Conflict & Justice

US and Chinese warplanes risk a mid-air collision — and an international incident

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Credit:

US Department of Defense

A Chinese J-11 fighter jet is seen flying near a U.S. Navy P-8 Poseidon about 215 km (135 miles) east of China's Hainan Island in this U.S. Department of Defense handout photo taken August 19, 2014.

Last week, the Pentagon says a Chinese J-11 fighter aircraft came "within 20 feet" of a American P-8 Poseidon surveillance plane off of Hainan Island in the South China Sea.

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(This story is based on a radio interview. Listen to the full interview.)

If that sounds scary, incidents like this actually aren't rare. “There have been several such close encounters with very risky behavior by the Chinese pilots over recent months,” says, David Shambough, Director of the Chinese Policy Program at George Washington University 

In fact, this incident sounds oddly similar to an encounter in 2001. During that incident, an American P-3 reconnaissance plane — the P-8's predecessor — almost crashed into the sea after being struck by a Chinese jet. The Chinese fighter pilot crashed and died, while the Americans made an emergency landing on Hainan Island and were held for about 10 days.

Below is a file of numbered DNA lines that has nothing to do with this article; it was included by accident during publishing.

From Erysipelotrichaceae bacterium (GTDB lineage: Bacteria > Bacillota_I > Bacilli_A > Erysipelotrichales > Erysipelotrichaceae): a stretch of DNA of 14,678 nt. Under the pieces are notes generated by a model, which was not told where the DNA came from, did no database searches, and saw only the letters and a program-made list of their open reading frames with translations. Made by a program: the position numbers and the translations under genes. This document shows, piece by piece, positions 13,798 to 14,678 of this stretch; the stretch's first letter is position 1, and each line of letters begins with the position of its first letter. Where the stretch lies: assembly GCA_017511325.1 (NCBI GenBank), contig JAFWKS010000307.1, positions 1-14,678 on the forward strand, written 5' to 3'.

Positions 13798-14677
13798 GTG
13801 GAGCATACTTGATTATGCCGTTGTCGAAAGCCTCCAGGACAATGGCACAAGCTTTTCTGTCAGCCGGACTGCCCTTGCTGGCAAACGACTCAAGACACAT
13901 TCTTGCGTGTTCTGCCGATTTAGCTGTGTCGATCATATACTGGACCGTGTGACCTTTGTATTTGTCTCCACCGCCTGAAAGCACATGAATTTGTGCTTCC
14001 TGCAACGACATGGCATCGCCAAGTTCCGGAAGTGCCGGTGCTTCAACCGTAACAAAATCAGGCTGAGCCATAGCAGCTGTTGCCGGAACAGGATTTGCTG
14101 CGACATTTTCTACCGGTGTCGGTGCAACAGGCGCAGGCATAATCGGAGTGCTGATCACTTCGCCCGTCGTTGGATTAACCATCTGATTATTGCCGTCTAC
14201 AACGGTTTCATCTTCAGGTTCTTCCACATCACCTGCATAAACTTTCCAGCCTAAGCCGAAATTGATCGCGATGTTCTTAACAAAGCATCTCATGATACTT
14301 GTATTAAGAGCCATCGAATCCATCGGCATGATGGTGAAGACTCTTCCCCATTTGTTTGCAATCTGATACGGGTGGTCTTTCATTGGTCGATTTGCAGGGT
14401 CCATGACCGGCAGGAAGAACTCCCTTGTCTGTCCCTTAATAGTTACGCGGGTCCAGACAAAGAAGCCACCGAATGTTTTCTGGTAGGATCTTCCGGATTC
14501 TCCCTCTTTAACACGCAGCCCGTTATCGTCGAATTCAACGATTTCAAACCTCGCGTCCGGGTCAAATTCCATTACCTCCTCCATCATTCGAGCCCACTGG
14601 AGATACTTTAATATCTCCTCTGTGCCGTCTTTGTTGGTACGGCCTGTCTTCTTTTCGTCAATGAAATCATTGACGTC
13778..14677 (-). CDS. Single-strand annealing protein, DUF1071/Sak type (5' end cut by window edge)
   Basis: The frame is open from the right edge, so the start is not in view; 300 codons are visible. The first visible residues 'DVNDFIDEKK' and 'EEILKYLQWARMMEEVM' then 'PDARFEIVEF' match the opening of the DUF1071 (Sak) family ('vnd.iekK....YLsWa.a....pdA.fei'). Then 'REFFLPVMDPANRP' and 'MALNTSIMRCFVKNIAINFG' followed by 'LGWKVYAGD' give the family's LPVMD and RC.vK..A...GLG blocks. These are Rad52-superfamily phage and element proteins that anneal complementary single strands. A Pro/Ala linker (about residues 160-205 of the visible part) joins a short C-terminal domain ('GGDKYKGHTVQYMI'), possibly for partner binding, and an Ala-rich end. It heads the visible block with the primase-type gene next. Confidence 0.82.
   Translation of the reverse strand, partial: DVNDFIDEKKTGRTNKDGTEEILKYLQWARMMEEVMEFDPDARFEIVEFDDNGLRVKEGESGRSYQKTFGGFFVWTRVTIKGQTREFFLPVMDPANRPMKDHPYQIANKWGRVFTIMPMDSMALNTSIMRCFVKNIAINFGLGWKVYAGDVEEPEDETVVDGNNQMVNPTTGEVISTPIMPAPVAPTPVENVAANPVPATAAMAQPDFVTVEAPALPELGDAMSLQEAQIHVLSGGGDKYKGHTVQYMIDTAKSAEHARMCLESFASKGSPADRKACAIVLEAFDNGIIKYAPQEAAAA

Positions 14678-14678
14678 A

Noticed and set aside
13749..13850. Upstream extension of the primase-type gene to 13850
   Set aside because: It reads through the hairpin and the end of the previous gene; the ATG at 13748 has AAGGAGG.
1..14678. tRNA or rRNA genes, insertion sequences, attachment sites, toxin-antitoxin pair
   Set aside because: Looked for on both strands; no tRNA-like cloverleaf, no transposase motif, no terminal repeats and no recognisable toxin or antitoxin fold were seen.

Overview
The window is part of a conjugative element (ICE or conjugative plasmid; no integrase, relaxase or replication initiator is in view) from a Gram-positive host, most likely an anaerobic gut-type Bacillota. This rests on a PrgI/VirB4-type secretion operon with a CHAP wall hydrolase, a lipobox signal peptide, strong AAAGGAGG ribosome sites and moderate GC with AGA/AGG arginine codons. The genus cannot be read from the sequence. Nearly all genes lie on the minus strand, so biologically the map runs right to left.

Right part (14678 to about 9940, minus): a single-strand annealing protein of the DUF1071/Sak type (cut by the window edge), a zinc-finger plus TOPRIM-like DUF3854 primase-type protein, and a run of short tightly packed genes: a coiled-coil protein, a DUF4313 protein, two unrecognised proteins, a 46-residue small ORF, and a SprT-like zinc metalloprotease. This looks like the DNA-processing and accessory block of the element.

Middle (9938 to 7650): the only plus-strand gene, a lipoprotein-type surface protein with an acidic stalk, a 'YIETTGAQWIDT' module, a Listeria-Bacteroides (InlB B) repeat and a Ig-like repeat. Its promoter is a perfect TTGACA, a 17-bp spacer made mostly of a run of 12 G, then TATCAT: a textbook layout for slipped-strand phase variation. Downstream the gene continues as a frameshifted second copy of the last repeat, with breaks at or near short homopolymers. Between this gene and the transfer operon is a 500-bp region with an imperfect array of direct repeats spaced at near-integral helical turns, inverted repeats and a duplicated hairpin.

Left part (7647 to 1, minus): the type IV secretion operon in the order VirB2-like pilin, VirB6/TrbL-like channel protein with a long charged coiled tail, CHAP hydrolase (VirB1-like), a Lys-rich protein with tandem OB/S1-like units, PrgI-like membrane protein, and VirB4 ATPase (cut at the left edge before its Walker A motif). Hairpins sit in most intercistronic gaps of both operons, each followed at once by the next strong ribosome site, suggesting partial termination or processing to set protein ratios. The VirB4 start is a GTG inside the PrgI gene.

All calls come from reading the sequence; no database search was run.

This time, as in 2001, Shambough says the Chinese fighter reportedly buzzed the American reconnaissance plane several times. It apparently flew across the P-8's nose at a 90 degree angle, then flashed its weaponry in another pass before coming back to do what’s called a "barrel roll" just above the American aircraft.

He thinks this was clearly a provocative and intentional act. He believes it could have been a result of Chinese discomfort with US intelligence gathering in the area. “It’s a cat and mouse game," Shambough says. "It goes on all the time. It’s just not reported in the media until there is a close incident."

Shambough says if these brushes result in a crash, it would produce a major incident and a national security crisis between the US and China — again, just like in 2001. This incident has resulted in several "diplomatic demarches," or formal diplomatic protests. But the Chinese government is denying that the incident ever happened.

For now, it’s also not clear if orders to buzz the American plane came from the Chinese government or if the pilot acted on his own. Either way, Shambough says the US has photos to prove that it actually did take place.

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